Canadian photographer Edward Burtynsky is donating a portion of his work, spanning nearly five decades of his career, to Ryerson University. Some of his early images, selected by Mr. Burtynsky himself, are now featured in a virtual public gallery through the Ryerson Image Centre (RIC), while prints and materials from later years are in the process of being curated.
The 65-year-old photographer is internationally renowned for his large-scale landscapes depicting the impact of human industry on nature and the effects of climate change. While the collection at the RIC includes images that embody his iconic style, it also considers some of his earlier works that had a personal dimension, says the RIC’s director, Paul Roth.
“One of the more interesting things for us in acquiring this first group of images was, what work does Ed do that doesn’t look like Ed Burtynsky as we know him now?” Mr. Roth says. One such work is a documentation of a Ukrainian summer camp that has never before been exhibited or published since it was first made (figures 25 and 26 in RIC’s virtual slide show). “It’s very personal to Ed because he is himself the son of Ukrainian immigrants.”
Curators, led by Mr. Roth, have begun the process of acquiring prints from Mr. Burtynsky’s studio – a process that has been impacted by COVID-19. The project may well take five years as the curators move chronologically through his work, Mr. Roth says. The archive will also eventually include materials that are still meaningful to Mr. Burtynsky’s current projects, such as original negatives, business records, publications and awards.
“Ultimately, the purpose of collecting his archive is to establish a one-stop research resource for scholars who are studying his work,” Mr. Roth says. Ryerson’s will be the largest institutional collection of Mr. Burtynsky’s photographs in the world. It will also be useful for people studying the history of Canadian photography, landscape photography after the Second World War, and the subjects of climate change and environmental impacts.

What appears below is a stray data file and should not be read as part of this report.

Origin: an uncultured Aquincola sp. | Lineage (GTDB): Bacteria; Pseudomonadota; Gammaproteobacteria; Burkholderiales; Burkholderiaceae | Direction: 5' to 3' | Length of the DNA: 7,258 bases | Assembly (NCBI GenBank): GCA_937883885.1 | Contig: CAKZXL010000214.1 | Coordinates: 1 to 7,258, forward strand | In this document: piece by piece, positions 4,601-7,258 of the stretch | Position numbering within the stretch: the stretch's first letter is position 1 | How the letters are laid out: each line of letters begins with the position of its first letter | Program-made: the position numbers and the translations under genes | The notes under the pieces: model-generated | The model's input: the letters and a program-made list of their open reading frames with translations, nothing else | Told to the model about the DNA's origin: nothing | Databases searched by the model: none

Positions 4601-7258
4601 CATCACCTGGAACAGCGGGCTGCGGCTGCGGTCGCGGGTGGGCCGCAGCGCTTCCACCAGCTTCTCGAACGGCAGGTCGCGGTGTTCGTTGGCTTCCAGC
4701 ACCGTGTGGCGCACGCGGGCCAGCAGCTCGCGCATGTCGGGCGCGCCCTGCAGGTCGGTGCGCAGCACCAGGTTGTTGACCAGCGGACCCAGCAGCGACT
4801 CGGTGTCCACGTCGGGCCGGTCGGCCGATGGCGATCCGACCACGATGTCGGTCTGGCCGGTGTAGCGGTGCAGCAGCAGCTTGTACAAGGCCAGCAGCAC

“As Ed makes new work, we fully expect he will be donating that work as he’s making it,” Mr. Roth says. “That material is in many ways what we’re expecting a lot of researchers to want access to.”
For Mr. Burtynsky, the donation is a “homecoming” for his images. The first batch of donated images date from 1976 to 1989, some of which were made while Mr. Burtynsky was a student at Ryerson Polytechnical Institute, as it was then called. That the building that will house Mr. Burtynsky’s archive is the same one he frequented as a student is profound to think about, says Mr. Roth. “The first pictures in the gallery were actually made while he was a student, and the pictures that come after that are the very first ones that he’s making when he leaves school and dedicates himself to being a professional photographer.”
The virtual gallery offers a window into Mr. Burtynsky’s early career while COVID-19 restrictions continue to be in place, but the images in the collection were intended to be seen in person, Mr. Roth says. “Our goal is to get people to come into the building and spend time, even if it’s just one afternoon, pulling a selection of pictures to look at them.”